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Combined controlled-released nitrogen fertilizers and deep placement effects of N leaching, rice yield and N recovery in machine-transplanted rice

Ke, Jian, He, Rongchuan, Hou, Pengfu, Ding, Chao, Ding, Yanfeng, Wang, Shaohua, Liu, Zhenghui, Tang, She, Ding, Chengqiang, Chen, Lin, Li, Ganghua
Agriculture, ecosystems & environment 2018 v.265 pp. 402-412
developmental stages, field experimentation, grain yield, groundwater contamination, leaching, nitrates, nitrogen, nitrogen content, polymer-coated urea, rice, soil, split application, sulfur-coated urea, surface water, tillering, urea, China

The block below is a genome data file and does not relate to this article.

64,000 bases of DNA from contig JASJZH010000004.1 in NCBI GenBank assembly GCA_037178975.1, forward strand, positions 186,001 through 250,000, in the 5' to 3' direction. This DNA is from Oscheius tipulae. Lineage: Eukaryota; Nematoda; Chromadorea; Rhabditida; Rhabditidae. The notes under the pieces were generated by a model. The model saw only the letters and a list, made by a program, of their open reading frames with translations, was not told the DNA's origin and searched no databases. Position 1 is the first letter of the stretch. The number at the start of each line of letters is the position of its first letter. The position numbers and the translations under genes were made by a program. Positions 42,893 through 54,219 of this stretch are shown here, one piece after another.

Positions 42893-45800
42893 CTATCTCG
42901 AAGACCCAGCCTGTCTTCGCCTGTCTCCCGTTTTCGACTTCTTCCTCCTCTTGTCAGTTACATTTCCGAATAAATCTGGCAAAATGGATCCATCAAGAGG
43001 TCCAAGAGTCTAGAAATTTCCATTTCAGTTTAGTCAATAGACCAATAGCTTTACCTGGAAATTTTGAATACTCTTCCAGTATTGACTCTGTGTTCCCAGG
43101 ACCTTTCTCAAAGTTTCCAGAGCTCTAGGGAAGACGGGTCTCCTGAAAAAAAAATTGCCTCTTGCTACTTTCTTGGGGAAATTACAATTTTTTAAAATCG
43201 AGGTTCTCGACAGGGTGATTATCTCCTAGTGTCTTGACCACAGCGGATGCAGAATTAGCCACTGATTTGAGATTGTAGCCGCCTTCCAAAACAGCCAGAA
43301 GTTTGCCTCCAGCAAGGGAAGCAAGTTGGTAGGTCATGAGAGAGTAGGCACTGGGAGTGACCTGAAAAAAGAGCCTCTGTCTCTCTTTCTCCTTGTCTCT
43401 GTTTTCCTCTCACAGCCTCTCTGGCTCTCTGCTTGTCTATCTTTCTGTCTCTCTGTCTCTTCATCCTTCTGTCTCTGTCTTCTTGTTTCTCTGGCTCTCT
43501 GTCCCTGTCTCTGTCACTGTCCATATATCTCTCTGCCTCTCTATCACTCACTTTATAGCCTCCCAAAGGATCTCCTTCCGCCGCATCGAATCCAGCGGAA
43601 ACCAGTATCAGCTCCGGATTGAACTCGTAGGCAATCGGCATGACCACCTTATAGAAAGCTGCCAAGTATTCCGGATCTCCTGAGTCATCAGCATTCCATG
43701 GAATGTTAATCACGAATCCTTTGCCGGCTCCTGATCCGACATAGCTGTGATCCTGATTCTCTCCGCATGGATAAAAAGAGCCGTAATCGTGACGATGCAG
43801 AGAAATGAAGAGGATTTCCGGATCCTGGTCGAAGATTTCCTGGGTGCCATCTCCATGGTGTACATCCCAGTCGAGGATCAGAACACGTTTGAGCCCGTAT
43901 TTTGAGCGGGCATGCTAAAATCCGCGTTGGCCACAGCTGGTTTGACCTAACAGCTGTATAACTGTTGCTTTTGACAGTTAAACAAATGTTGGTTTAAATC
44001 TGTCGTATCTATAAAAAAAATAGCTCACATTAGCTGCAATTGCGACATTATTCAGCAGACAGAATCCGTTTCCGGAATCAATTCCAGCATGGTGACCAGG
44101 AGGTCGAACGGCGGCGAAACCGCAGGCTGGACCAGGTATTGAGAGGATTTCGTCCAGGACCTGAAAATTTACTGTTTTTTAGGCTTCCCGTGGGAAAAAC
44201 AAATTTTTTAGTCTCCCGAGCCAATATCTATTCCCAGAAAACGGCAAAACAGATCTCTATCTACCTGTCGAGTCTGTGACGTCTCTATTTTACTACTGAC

In the Taihu region of China, overuse of chemical nitrogen (N) fertilizer is often associated with low nitrogen recovery (NRE) and leads to serious groundwater pollution caused by N leaching losses. Controlled-released nitrogen fertilizers (CRNFs) and mechanized deep placement are promising alternatives to broadcasting urea to increase crop yield and NRE in machine-transplanted rice production. However, their interactions with regard to soil N status, N leaching and crop performance are unclear. A two-year (2015 and 2016) field experiment was conducted in a randomized complete block using two fertilization techniques (broadcast and deep placement by mechanical side-dressing fertilization) and three CRNFs (sulphur-coated urea (SCU), polymer-coated urea (PCU) and a bulk blended mixture (BBF)). Conventional high-yield fertilization (four split applications of urea at 216 kg N ha−1 (CK)) and 0–N treatments were established as controls. The results showed that the variation in NH4+-N concentration in the percolation and surface water varied across the different CRNFs, irrespective of the techniques used. NO3− -N concentration in the percolation water varied with water conditions in the field. Deep placement with CRNF correspondingly increased mineral N concentration in percolation at depths of 20 and 60 cm but reduced it in the surface water compared to that of the broadcast, although the benefits varied depending on the CRNF type and growth stage. Deep placement of SCU and PCU significantly increased N leaching and the mineral N in the 40–60 cm soil layer compared to that of the broadcast, due to the intensive N release during tillering and ineffective stage when the rice plant had a weak N uptake capability. Deep placement of SCU had the highest N leaching of 6.65 and 5.34 kg N ha−1 during 2015 and 2016. In contrast, BBF exhibited the lowest N leaching, regardless of fertilization placement, which apparently synchronized N release rates with rice N uptake patterns. In the present study, BBF obtained higher rice yields and N recoveries, without significantly enhancing mineral N leaching losses, when compared to CK. Our results suggest that the use of BBF is a promising alternative to a conventional high-yield fertilization practice, especially if combined with deep placement.